books, Reading, Women Writers

“Glass Art” by Barbara Purchia and E. Ashley Rooney


“Glass is a mixture of 80 percent Mother Nature, 10 percent alchemy, and 10 percent magic – a universal blend found eloquently splashed throughout the pages of this book.”

Having studied (very briefly and with an admirable lack of talent) glassmaking in college, I have nurtured a love of glass art for the past 20 years. I was thrilled, therefore, to find “Glass Art” by Barbara Purchia and E. Ashley Rooney on a recent perusal of upcoming releases.

Purchia and Rooney feature 112 contemporary glass artists, allowing each to display a small selection of their work and a brief commentary on their art. Because each artist is represented in her or his own voice, the narrative portions of this book are inconsistent and vary widely in quality. But as an “art book”, one in which the primary objective is to awaken an interest in visual objects, the work is simultaneously fluid and solid, just like the art it features.

“Glass is solid but fragile, dense but fluid. It hovers between the concrete world and the world of light. Much like a living organism, it contains contradictions, yet maintains harmony and balance.”

Purchia and Rooney have selected a wide array of artists, each with a distinct point of view, employing a broad scope of techniques, to represent an enigmatically beautiful art form.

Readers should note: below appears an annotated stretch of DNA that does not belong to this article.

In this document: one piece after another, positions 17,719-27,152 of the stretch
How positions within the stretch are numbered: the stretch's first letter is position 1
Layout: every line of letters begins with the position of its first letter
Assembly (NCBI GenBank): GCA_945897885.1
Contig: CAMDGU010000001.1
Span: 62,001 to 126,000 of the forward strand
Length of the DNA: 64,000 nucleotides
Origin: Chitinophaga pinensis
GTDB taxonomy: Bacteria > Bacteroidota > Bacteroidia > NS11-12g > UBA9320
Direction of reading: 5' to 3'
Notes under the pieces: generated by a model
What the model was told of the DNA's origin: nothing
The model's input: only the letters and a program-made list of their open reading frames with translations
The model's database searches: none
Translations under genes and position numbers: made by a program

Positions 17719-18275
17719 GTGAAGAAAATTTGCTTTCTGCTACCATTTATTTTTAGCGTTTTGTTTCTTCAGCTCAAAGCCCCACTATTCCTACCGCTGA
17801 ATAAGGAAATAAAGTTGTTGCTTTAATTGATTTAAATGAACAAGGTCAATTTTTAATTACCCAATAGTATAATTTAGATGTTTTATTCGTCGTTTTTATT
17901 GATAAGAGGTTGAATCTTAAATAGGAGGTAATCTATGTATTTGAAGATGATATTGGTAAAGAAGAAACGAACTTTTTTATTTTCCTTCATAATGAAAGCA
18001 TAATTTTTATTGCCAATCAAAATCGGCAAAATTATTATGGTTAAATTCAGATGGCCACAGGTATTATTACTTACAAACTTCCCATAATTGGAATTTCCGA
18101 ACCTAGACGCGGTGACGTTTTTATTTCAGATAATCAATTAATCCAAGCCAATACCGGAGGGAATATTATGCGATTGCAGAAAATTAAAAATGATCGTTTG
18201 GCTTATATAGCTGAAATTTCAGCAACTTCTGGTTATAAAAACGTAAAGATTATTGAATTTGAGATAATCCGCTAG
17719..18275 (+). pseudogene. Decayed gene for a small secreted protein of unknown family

“People think that artists actively choose to become artists. It’s not a matter of choice. We are compelled. If there is such a thing as a gift, the gift is to participate in the universal force of creation. It’s to muster enough courage to release oneself and slip the surly bonds of consciousness – to enter the realm of selflessness. It’s leaving behind will and control and allowing the mind to drift into the ether of the eternal.”

“Glass Art” is a fine compendium that would be much improved by a stronger authorial and editorial presence to make it more compelling and cohesive. As it stands, it is an alphabetical selection of slides with little narrative and an absence of curatorial strategy.

Thank you to Schiffer and Edelweiss for providing a complimentary Advanced Review Copy in exchange for a fair and honest review. 


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